Gold Mountain Manor is among several lodgings in the Big Bear area that place a premium on pampering. There is a good selection of fine restaurants as well, and breakfast time at Gold Mountain is a great time to swap stories and recommendations with other guests staying at the inn. Most of our fellow guests were young couples and it was clear they were loving every minute of their stay at Big Bear.
The activities in and near Big Bear are limitless - if it has to do with outdoor recreation, you probably can do it at Big Bear. Hiking trails are located in different locations around the lake, and bicycling is big - although, remember, you’re at almost 7,000 feet of altitude. Boat rentals and water activities are available in summer; in winter Big Bear turns into a winter wonderland ski resort. Skiing and snowboarding are offered at Snow Summit and at Bear Mountain. Other winter sports include sledding, cross-country skiing and snowshoeing.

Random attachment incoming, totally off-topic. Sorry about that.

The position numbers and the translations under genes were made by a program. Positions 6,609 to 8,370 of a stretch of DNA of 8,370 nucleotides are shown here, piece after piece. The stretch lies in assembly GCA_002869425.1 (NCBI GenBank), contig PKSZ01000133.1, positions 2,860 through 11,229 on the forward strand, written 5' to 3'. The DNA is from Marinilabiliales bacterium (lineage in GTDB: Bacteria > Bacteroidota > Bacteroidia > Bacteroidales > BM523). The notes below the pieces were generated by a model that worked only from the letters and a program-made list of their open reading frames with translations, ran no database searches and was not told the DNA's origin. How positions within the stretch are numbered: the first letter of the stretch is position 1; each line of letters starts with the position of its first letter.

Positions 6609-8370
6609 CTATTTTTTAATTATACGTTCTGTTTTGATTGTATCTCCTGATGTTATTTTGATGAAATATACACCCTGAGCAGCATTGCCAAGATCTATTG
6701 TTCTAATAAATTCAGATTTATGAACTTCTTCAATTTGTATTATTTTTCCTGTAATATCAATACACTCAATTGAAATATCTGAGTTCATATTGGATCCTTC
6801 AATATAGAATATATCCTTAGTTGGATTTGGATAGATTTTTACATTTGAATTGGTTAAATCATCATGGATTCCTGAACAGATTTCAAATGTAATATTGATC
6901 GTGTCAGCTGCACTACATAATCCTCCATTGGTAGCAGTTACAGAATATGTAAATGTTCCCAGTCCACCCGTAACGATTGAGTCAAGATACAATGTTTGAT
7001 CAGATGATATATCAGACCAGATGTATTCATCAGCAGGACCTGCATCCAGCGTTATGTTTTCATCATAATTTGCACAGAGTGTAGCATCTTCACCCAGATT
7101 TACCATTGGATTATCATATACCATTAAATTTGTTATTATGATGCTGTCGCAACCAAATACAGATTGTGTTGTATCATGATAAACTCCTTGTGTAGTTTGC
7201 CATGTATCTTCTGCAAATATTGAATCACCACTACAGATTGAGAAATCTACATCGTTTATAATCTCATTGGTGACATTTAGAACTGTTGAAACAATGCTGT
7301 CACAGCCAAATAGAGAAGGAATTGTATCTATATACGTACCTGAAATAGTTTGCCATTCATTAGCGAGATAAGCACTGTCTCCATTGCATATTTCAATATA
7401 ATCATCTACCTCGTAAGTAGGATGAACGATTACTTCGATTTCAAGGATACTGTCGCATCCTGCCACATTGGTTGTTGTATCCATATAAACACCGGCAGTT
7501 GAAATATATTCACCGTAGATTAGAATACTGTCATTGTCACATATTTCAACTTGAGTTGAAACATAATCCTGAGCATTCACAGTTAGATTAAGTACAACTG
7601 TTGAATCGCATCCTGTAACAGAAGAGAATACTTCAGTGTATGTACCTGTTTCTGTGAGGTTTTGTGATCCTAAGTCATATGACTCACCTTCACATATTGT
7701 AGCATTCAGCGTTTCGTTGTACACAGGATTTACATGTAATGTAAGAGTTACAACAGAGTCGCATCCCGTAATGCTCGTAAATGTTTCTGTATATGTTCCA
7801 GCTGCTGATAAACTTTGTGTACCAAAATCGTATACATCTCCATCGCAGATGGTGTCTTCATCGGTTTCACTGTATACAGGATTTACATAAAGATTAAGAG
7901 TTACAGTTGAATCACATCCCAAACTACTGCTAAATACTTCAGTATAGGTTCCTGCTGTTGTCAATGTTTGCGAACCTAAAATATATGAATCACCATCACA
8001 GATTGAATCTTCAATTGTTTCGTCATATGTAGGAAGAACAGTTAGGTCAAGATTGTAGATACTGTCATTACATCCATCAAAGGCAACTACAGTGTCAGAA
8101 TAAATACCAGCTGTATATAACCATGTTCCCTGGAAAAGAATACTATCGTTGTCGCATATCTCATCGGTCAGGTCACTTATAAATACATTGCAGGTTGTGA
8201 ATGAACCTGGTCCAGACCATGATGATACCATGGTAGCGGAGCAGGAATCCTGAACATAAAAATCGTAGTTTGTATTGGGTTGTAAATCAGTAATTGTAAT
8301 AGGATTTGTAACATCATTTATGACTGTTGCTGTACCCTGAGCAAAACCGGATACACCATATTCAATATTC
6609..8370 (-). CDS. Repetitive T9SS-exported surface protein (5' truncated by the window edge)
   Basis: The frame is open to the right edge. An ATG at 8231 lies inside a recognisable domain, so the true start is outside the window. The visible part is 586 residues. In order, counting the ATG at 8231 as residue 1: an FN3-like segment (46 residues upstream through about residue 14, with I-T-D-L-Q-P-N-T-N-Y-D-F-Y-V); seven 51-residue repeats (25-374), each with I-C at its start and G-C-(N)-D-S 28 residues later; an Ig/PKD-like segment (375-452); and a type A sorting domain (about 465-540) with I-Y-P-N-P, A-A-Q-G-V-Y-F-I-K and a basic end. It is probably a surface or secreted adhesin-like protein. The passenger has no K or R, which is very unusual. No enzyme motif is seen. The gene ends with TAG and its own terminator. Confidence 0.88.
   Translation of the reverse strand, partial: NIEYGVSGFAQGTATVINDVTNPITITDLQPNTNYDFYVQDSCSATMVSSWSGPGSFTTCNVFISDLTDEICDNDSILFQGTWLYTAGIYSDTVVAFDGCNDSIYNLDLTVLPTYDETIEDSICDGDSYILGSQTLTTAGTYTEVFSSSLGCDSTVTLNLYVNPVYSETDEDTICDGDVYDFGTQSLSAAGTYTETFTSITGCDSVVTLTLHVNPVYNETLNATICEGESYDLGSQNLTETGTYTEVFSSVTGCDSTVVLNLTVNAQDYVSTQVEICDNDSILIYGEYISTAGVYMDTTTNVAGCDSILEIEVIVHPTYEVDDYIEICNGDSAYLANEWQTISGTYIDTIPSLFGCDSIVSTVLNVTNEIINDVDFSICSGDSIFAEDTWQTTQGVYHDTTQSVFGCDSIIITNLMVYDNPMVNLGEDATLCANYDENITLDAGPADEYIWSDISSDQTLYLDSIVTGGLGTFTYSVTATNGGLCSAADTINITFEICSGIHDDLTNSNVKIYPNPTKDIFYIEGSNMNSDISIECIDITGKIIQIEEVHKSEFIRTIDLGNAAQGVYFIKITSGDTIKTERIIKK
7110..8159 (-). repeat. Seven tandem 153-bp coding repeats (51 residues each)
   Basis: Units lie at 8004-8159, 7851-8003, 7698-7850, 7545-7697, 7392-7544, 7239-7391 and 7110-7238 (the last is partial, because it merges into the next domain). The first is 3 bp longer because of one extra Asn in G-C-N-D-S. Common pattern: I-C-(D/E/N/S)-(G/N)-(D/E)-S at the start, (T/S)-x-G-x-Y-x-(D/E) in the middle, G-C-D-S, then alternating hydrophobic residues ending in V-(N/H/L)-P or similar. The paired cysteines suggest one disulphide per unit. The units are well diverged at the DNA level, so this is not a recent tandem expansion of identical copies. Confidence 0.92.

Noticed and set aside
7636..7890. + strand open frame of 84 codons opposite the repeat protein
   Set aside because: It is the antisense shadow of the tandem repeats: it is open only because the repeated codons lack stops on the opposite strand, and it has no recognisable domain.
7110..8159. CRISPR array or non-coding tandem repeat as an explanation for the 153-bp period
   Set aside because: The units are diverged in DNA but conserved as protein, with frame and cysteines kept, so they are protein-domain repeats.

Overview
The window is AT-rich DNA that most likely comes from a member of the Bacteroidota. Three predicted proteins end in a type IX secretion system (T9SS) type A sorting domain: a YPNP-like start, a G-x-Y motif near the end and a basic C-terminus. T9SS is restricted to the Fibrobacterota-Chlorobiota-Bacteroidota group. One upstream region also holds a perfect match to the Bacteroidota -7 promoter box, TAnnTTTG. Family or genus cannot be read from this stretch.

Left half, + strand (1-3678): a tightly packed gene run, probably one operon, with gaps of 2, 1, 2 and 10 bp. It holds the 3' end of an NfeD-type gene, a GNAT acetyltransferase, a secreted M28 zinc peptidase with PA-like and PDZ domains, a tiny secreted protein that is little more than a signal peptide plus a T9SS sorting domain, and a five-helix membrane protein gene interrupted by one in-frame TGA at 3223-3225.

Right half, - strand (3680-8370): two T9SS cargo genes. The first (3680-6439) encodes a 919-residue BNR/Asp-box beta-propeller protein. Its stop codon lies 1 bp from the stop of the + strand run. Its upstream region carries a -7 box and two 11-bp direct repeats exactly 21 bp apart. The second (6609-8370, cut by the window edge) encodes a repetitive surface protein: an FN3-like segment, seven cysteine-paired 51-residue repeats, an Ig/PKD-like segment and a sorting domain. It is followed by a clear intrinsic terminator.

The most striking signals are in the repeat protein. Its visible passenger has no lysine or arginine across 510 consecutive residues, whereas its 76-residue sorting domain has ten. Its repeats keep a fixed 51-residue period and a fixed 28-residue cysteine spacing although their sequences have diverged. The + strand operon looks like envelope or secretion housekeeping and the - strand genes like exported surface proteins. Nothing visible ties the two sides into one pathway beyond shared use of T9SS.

If you want to head to Big Bear before the snow flies, the Big Bear Lake Oktoberfest is now in its 34th year and runs through the month of October. Guests can get shuttle rides between their lodging facility and the Big Bear Lake Convention Center, where the festival is held. If you like German beer, grilled bratwurst and the sounds of German polkas and sing-a-longs, the Oktoberfest at Big Bear is one of the most authentic in Southern California - especially given its “Bavarian” setting.
Be sure to check out the stein holding competition, the only such contest in the United States. The object is to carry the most one-liter beer steins without spilling. The woman who wins this event - and we’re told she’s going to have to hold upwards of 20 steins to do it - is crowned queen of the festival.
For more on travel in California, visit California Weekend’s Web site at www.californiaweekend.com